Problems with analytics

After the recent defeat of Houston Rockets, there have been a lot (more) debates on whether analytics works – which as most of us basketball fans know, Houston Rockets is absolutely religious when it comes to analytics.

This is what I think – both sides are not totally right.

First, there is nothing wrong with analytics. Analytics is about looking at things that happened in the past, “after the fact”. So by definition, it can not be wrong because these things have taken place! Sure, analytics is more about the patterns identified amongst these historical facts. But again the patterns themselves cannot be wrong because they are there! If there is anything wrong, it is more about the interpretations and application of these patterns.

And here are the 3 problems with (the interpretations and application of) analytics:

1. Just because historical data says it is stupid to shoot from 30 feet out (and it’s true), it does not prevent the birth of transcendent players. If everyone listens to analytics, there will not be Steph Curry (really shouldn’t be shooting way out there) or Kevin Durant (tall players are not good at playing outside). So analytics is good if you want to repeat what has happened in the past, but not very good if you want to aspire to be something out of the ordinary.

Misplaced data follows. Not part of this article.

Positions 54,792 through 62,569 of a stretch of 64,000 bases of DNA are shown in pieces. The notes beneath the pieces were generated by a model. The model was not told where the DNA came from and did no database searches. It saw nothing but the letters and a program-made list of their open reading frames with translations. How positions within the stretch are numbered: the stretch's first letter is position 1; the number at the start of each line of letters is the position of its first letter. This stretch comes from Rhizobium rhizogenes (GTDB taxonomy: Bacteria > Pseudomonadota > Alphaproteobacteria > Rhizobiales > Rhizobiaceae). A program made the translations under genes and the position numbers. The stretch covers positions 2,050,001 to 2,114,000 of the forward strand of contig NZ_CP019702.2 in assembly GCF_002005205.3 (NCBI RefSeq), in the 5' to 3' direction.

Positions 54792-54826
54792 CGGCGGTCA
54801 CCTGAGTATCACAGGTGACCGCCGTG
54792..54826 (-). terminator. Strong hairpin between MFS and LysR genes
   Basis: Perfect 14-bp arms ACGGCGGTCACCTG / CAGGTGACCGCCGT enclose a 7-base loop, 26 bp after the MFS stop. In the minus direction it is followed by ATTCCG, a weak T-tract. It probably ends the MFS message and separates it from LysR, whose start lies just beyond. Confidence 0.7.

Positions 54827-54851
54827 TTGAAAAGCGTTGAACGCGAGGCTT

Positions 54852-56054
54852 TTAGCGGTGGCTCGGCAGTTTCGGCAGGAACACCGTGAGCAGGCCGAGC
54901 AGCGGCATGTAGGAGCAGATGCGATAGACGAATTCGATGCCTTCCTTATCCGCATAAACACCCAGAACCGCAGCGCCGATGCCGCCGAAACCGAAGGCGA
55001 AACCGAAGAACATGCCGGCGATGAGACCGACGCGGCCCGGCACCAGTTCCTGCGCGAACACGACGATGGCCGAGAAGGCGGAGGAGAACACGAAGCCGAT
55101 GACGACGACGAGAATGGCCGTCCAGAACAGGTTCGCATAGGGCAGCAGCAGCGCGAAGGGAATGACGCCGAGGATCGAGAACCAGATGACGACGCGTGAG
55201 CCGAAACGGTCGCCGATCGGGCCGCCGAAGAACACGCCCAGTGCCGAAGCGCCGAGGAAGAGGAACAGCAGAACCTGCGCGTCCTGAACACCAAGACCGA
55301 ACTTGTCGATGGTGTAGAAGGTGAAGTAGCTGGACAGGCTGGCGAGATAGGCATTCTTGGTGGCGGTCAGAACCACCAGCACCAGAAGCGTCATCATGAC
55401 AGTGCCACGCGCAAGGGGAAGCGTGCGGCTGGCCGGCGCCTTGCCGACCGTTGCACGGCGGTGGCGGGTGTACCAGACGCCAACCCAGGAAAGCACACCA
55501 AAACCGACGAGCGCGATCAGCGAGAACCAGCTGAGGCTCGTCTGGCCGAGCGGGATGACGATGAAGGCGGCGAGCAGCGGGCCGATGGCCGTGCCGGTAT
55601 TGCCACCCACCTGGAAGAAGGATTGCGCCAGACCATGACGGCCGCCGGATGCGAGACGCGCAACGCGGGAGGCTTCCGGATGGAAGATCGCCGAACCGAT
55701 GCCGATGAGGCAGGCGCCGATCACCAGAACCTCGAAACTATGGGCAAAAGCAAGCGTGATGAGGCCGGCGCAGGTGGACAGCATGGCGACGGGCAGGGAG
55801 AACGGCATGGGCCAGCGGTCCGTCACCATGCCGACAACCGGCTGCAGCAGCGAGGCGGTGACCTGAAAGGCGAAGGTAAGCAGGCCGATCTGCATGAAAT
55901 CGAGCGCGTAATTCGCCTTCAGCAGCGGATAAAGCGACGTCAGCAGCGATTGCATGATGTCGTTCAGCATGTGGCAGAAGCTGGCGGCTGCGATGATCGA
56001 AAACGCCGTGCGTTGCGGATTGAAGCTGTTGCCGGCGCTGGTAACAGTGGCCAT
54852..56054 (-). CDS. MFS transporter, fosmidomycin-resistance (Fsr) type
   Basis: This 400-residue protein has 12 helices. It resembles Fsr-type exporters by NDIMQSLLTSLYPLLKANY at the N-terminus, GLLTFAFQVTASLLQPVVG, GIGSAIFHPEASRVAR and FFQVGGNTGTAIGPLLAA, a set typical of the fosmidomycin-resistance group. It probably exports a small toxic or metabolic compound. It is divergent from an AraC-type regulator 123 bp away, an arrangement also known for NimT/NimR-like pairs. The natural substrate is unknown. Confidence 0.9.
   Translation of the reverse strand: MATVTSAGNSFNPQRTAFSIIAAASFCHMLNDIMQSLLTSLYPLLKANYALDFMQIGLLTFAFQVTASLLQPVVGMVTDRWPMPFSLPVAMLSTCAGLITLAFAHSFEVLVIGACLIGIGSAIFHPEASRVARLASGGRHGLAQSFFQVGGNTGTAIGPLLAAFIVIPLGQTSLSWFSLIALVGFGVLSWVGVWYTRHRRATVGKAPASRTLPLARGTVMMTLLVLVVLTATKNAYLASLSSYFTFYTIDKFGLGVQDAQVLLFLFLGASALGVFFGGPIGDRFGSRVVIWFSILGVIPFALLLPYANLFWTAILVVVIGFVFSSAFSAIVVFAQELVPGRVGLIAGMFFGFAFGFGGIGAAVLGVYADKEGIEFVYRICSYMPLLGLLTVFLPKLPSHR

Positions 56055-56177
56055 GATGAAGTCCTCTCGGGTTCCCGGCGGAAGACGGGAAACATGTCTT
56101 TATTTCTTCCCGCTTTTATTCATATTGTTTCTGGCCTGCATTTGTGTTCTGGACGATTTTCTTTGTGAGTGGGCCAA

2. Players’ brain doesn’t work like supercomputers with state of the art algorithms. There are simply too many scenarios in every second of the game (if we take into account fatigue, etc, then every situation is unique) and players can’t react on a real-time basis. Surely analytics supports 3 pointers (36%) rather than 2 points (46%) because simple it is simple maths. But this is really only a statistical representation that reflects differently in different situations. For example, if you are 3 on 1, in the NBA finals game seven with 2 seconds to go and you are down 1, it is stupid to take the 3.

3. Finally, any analytics, or statistics, is only true about a very large population. But we play the game, or life for that matter, only once. When we take a shot at that moment, it is not about 36.25%, but it is about whether it goes in or not. It’s binary, it’s 1 or 0. That’s why winners win because they make those shots. And winners, again by definition, are not the general population.

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